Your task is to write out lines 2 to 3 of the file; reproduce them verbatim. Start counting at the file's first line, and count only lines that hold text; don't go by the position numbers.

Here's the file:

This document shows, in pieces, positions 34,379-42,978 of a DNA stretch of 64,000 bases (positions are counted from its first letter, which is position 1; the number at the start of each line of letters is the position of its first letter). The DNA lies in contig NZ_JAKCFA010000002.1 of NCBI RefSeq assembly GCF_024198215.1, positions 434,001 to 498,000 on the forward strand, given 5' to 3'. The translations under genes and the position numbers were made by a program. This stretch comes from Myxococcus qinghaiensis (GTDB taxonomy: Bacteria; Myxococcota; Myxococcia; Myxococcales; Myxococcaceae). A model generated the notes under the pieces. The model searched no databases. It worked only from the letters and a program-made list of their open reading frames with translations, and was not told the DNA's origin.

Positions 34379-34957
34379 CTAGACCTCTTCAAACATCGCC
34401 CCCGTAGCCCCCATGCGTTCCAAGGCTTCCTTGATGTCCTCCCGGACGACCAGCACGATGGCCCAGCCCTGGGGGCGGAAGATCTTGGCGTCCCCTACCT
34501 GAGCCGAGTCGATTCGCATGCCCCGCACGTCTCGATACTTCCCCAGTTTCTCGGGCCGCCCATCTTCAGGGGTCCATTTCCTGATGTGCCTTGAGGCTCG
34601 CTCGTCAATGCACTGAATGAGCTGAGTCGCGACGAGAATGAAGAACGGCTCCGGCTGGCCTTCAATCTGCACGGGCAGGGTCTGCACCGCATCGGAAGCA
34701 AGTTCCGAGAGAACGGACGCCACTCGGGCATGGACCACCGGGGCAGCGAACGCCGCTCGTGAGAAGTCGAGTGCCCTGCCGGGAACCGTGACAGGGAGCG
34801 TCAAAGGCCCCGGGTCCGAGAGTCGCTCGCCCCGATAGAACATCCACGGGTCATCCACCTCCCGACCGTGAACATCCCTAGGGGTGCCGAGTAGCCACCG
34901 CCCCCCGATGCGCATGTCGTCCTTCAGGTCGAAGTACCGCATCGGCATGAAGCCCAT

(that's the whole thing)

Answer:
Positions 34379-34957
34379 CTAGACCTCTTCAAACATCGCC